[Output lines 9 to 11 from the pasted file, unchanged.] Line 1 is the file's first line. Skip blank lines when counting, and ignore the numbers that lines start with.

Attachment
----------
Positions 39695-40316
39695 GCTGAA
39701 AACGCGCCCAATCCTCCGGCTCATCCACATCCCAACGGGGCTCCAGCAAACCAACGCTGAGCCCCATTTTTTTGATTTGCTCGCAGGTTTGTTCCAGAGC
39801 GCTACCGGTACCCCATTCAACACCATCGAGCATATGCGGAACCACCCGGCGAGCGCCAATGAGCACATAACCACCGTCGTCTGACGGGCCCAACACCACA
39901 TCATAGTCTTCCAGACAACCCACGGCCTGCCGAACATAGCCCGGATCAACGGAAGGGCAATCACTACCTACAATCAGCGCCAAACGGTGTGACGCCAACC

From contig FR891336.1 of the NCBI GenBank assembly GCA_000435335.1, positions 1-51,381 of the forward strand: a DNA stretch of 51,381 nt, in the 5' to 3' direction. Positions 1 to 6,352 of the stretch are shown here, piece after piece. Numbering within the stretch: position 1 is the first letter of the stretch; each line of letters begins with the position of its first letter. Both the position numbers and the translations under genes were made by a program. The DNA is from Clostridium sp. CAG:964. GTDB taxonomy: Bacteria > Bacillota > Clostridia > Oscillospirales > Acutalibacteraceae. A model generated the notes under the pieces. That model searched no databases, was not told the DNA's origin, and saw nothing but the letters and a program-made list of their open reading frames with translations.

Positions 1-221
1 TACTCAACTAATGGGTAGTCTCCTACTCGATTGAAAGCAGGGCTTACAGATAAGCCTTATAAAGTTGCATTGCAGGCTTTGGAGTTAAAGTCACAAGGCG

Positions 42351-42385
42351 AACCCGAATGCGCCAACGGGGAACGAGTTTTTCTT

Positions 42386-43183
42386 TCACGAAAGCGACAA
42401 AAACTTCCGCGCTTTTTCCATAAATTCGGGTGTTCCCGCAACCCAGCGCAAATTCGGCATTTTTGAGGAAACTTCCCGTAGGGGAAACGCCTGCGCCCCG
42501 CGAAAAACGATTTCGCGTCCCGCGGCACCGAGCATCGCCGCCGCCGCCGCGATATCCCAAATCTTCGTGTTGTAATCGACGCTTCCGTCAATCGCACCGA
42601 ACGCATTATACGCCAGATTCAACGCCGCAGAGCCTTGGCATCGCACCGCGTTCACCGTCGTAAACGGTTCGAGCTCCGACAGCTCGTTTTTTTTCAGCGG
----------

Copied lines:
Positions 42351-42385
42351 AACCCGAATGCGCCAACGGGGAACGAGTTTTTCTT

Positions 42386-43183